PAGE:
New stimulus package with $600 checks may be agreed TODAY as deal ‘basically reached’

A NEW stimulus deal with $600 checks may be agreed today as a deal is “basically reached.”

Senator Timothy Kaine instilled a fresh wave of hope on Thursday morning by telling reporters that an agreement has “basically” been reached.

Americans are waiting for a second round of stimulus checks

A hoped-for announcement on Wednesday failed to materialize as lawmakers hammered out details of the legislation and top negotiators continued to trade offers.

It’s the first significant legislative response to the pandemic since the landmark CARES Act in March, which delivered $1.8trillion in aid.

Since then, Democrats have repeatedly called for further federal steps to provide relief and battle the pandemic, while Republicans have sought to more fully reopen the economy and to avoid padding the government’s $27trillion debt.

President-elect Joe Biden is eager for an aid package to prop up the economy and deliver direct aid to the jobless and hungry, even though the package falls short of what Democrats want.

He called the emerging version “an important down payment” and promised more help next year.

Republicans, too, are anxious to approve some aid before going home for the year.

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Senator Timothy Kaine said a deal has ‘basically’ been reached[/caption]

“We’re still close and we’re gonna get there,” Senate Majority Leader Mitch McConnell told reporters on Wednesday evening as he left the Capitol.

Also during a Senate GOP lunchtime call a day earlier, party leaders stressed the importance of reaching an agreement before the upcoming Georgia Senate runoff election.

The details were still being worked out, but lawmakers in both parties said leaders had agreed on a top-line total of about $900billion, with direct payments of perhaps $600 to most Americans and a $300-per-week bonus federal unemployment benefit to partially replace a $600-per-week benefit that expired this summer.

It also includes the renewal of extra weeks of state unemployment benefits for the long-term jobless.

More than $300billion in subsidies for business, including a second round of “paycheck protection” payments to especially hard-hit businesses, are locked in, as is $25billion to help struggling renters with their payments and provide food aid and farm subsidies, and a $10billion bailout for the Postal Service.

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McConnell said that a deal is close[/caption]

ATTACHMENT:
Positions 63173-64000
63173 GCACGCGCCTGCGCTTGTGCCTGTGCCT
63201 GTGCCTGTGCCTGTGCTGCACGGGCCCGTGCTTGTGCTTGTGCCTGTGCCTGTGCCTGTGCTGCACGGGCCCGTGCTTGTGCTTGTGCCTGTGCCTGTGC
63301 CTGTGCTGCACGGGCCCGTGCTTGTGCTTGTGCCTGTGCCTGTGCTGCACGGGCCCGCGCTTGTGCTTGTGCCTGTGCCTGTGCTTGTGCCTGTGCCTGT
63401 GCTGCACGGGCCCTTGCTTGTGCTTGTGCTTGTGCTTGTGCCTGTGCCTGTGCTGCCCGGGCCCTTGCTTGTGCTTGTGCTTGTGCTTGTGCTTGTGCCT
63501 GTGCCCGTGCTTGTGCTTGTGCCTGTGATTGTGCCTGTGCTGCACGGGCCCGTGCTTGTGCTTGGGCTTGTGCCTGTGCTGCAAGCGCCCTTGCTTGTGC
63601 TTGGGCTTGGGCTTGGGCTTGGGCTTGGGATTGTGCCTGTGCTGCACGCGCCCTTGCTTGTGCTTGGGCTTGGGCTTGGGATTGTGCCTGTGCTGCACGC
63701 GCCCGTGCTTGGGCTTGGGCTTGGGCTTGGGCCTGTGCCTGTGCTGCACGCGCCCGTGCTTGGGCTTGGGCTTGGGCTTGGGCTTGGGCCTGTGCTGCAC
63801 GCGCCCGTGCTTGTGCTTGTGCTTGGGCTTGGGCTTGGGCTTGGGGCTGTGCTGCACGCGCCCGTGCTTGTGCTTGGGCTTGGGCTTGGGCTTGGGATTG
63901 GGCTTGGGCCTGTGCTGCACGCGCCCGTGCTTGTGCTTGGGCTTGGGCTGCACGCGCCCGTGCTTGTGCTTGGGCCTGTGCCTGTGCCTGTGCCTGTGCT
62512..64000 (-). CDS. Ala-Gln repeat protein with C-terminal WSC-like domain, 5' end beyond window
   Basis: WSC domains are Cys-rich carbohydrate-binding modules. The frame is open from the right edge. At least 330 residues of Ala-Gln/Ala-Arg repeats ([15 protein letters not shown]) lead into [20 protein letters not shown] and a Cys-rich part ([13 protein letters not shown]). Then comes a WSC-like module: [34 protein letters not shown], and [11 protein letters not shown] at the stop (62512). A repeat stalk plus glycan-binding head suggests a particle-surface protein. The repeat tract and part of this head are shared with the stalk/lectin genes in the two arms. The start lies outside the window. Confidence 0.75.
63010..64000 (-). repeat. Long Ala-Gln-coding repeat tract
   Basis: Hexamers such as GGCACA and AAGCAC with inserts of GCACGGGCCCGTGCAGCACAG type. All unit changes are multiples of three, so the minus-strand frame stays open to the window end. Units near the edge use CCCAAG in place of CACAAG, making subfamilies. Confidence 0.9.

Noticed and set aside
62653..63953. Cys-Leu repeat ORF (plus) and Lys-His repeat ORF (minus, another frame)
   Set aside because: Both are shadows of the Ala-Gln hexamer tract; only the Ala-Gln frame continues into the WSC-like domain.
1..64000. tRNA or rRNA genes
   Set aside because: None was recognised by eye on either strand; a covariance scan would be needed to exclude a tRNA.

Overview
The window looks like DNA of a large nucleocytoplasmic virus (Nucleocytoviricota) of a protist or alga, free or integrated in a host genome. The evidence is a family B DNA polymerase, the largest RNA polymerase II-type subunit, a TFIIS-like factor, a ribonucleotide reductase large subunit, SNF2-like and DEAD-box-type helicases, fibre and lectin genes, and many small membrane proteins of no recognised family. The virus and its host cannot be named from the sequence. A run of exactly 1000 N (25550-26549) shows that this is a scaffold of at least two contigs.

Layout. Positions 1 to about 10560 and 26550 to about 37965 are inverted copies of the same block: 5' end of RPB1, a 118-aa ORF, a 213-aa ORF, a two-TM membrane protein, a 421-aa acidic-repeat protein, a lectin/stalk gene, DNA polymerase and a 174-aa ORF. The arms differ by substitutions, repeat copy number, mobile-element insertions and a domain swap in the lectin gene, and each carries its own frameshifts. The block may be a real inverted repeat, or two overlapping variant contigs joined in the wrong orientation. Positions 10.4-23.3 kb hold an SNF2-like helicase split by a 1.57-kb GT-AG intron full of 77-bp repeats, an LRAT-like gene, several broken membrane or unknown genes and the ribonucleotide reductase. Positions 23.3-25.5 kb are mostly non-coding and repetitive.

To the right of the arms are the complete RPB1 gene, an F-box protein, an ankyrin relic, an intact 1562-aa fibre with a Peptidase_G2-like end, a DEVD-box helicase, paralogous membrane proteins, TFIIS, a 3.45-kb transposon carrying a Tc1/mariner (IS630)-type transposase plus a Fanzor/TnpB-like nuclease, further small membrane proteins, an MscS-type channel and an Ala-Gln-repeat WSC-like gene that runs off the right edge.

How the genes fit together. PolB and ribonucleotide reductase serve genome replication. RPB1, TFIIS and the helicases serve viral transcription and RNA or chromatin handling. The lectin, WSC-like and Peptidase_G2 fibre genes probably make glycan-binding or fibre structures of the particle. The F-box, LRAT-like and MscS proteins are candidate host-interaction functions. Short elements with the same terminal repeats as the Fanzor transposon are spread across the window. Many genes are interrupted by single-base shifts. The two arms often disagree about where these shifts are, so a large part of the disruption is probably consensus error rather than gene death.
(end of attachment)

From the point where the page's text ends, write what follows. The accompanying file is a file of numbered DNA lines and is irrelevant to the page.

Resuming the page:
Democrats acknowledged that the removal of a $160billion-or-so aid package for state and local governments whose budgets have been thrown out of balance by the pandemic was a bitter loss.

“It’s heartbreaking for us,” said Senator Dick Durbin of Illinois, whose state has big fiscal problems.

The emerging package was serving as a magnet for adding on other items, and the two sides continued to swap offers.

It was apparent that another temporary spending bill would be needed to prevent a government shutdown at midnight on Friday.

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Pelosi has been very involved in negotiations[/caption]

House lawmakers returned to Washington on Wednesday in hopes of a vote soon on the broader package, which would combine the Covid-19 relief with a $1.4trillion governmentwide funding bill and a host of other remaining congressional business, including extending expiring tax breaks and passing other unfinished legislation.

Negotiations intensified on Tuesday after months of futility. Before the election, with Democrats riding high in the polls, House Speaker Nancy Pelosi took a hard line for more aid.

Now, McConnell is playing a strong hand after a better-than-expected performance in the elections limited GOP losses in Senate races.

McConnell successfully pushed to get Democrats to drop their much-sought $160billion state and local government aid package while giving up a key priority of his own — a liability shield for businesses and other institutions like universities fearing Covid-19 lawsuits.

Democrats cited other gains for states and localities in the emerging deal such as help for transit systems, schools and vaccine distribution.

The addition of the $600 direct payments came after recent endorsements from both President Donald Trump and progressives including Senator Bernie Sanders, who remains dissatisfied about the overall package.

“Everything that is in that package is vitally needed,” Sanders told MSNBC on Wednesday.

“The problem is that it is a much smaller package than the country needs in this moment of economic desperation.”


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